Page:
Taking Work as it Comes
When you work for yourself opportunities to earn money are precious. Anyone who doesn’t think that way doesn’t last long in business for themselves.
The challenge comes in deciding what to take and what to refuse. I have heard many advise to take everything, especially when money is tight. One of the popular quotes cited lately by Richard Branson concerns opportunity:
If somebody offers you an amazing opportunity but you are not sure you can do it, say yes – then learn how to do it later!
The interpretation by many is to simply take every opportunity that comes along and then figure it out. Yet, that’s not really what Branson is saying here. You need to emphasize the word amazing in that; for it is the amazing opportunities we don’t want to pass up as they don’t come very often and are usually the launching points for greater things.
What’s an Amazing Opportunity?
How we define an amazing opportunity is what makes a difference. An opportunity for steady work, or to increase our reach, or increase our income significantly is not necessarily an amazing opportunity; especially if it takes us into areas that don’t speak to our strengths.
[snaptweet]We are most significant when we embrace the amazing opportunities that utilize and challenge our strengths.[/snaptweet]
Anything else not only is second best, but threatens to compromise everything we have worked towards prior to that.
Saying No to the Amazing Opportunity
That doesn’t always make it easy.
Earlier this week, I was presented with an opportunity to lead training on a course in Social Media for Business. I had nothing else income generating going that week in question and my first impulse was to say, “why not?” It’s important to note that while I blog (as you can see here), have a Facebook fan page for both my company and for the L2:Learn-Lead Orlando simulcast event, post frequently on Twitter, have a LinkedIn page, and a Google+ page; I am not what you would call a “social media expert”. It would have been a significant and sharp learning curve to overcome to be considered authoritative enough to teach a course on it. It’s not my area of strength.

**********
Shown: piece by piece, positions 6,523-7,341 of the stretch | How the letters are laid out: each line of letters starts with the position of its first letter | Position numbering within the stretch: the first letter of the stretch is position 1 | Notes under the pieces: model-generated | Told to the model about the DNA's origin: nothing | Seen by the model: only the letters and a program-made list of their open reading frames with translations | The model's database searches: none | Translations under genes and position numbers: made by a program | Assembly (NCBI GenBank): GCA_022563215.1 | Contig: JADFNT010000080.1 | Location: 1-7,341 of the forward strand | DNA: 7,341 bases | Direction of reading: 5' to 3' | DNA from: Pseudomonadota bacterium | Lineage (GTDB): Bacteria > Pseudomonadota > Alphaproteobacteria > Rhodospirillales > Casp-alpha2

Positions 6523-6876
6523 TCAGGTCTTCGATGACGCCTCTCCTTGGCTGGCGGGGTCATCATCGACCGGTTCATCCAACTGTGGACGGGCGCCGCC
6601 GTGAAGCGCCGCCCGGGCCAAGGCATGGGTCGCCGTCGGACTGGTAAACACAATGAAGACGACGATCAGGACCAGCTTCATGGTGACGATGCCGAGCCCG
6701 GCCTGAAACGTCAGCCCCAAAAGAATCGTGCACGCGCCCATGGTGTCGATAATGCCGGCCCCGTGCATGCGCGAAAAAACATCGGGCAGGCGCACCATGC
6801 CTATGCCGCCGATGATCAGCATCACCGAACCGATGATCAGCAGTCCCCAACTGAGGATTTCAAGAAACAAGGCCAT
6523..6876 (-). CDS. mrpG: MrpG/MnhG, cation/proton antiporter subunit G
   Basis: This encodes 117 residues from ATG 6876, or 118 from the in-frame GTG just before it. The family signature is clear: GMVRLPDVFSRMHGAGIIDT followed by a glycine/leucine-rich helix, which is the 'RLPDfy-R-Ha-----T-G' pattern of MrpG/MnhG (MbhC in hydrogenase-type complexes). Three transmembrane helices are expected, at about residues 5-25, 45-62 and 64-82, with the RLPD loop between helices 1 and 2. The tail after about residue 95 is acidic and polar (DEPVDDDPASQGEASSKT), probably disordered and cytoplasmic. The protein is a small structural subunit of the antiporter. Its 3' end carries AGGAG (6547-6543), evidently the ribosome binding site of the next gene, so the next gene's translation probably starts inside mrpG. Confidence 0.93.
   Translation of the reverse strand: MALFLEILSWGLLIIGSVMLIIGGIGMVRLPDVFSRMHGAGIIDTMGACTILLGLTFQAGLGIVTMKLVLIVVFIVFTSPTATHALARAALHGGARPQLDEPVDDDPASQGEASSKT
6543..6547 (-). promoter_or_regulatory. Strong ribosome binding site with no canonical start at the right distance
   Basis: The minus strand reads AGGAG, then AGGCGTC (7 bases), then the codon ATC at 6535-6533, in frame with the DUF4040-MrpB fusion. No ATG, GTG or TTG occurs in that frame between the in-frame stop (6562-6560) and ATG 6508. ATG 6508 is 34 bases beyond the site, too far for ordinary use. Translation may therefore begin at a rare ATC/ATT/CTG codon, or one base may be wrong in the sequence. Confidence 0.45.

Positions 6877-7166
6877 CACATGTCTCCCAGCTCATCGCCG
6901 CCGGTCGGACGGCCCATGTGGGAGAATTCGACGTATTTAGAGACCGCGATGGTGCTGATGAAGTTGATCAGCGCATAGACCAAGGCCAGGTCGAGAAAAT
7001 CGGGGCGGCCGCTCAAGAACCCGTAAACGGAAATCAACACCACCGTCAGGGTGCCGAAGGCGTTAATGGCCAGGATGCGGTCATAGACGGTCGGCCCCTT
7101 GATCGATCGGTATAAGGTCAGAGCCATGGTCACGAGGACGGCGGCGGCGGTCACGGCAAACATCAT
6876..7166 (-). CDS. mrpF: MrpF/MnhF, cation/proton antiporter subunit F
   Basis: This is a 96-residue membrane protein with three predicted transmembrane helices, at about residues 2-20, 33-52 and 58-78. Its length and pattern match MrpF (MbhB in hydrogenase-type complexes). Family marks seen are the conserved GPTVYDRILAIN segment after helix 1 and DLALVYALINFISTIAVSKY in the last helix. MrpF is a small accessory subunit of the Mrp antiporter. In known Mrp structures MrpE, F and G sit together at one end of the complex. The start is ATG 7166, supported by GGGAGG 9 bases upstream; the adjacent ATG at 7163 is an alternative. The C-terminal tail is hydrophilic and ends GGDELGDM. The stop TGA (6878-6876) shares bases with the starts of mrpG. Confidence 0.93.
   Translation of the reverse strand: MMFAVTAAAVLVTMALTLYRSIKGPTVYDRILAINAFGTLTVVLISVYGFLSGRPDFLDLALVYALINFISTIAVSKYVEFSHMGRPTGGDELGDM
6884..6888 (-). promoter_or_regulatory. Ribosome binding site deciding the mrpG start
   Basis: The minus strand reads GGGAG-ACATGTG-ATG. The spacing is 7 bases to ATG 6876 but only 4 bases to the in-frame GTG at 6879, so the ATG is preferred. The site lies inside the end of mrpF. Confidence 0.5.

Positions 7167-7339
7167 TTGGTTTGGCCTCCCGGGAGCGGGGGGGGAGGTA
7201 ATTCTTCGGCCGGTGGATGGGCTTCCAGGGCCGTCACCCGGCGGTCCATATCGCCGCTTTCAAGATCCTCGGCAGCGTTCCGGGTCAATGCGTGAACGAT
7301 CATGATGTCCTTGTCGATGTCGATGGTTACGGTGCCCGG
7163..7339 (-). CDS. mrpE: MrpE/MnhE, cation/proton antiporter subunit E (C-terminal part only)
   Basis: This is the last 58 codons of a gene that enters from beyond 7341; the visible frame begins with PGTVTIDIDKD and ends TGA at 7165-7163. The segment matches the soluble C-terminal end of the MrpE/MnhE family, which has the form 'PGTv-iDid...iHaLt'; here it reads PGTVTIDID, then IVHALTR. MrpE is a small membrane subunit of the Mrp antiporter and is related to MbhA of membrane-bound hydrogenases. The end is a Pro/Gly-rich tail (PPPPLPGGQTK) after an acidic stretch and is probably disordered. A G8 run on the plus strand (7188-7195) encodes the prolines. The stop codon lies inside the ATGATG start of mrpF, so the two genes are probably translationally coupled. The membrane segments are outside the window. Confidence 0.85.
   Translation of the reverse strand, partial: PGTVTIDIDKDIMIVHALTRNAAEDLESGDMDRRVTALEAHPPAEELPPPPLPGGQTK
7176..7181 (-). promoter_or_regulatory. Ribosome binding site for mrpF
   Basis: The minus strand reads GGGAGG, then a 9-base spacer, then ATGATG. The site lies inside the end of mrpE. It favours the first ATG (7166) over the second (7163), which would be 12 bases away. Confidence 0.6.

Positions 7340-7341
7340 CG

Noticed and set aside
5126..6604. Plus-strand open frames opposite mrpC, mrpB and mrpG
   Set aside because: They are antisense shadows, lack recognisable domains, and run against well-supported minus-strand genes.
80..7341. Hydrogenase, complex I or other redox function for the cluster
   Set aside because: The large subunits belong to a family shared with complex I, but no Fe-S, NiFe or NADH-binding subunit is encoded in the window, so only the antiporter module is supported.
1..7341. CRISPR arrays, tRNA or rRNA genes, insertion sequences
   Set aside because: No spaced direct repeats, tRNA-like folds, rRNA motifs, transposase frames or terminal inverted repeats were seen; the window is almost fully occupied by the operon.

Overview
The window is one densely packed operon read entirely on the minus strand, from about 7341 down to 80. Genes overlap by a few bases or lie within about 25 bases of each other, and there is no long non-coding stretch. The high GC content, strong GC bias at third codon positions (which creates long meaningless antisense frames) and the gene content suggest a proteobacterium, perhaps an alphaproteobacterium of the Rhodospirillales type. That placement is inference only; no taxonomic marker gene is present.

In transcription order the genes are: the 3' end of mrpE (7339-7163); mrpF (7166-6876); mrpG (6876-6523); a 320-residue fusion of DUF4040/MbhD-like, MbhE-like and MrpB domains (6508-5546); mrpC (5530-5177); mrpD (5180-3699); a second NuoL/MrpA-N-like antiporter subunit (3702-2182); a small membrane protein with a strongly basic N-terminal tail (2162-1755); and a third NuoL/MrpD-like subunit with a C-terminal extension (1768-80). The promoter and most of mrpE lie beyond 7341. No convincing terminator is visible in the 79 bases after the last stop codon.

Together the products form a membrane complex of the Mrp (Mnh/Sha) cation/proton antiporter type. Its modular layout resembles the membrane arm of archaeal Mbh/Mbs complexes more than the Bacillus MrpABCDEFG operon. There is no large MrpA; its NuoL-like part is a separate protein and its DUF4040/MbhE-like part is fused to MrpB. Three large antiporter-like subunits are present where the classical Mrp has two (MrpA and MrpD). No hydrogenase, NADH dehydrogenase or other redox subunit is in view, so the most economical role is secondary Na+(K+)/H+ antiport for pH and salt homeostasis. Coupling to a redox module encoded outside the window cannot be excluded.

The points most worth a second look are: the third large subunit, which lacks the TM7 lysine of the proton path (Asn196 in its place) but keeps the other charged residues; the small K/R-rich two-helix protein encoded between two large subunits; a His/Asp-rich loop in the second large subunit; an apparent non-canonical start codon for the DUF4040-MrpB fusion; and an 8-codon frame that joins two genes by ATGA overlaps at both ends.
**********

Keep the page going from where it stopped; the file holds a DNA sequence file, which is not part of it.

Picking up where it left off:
[snaptweet]I have a policy that I stick with what I am good at and try not to pretend to be good at something I’m not.[/snaptweet]
It speaks to my integrity with myself and others and to my core values. I never want to present myself as an expert on something I’m not and just as important is I don’t want to spend my time trying to be good at something I’m not and neglect getting better at my areas of strength.
I turned the job down. As I said, I’m not a social media expert but fortunately I know people who are. So I was able to refer them to someone who was able to meet their needs and provided an “amazing opportunity” for someone else.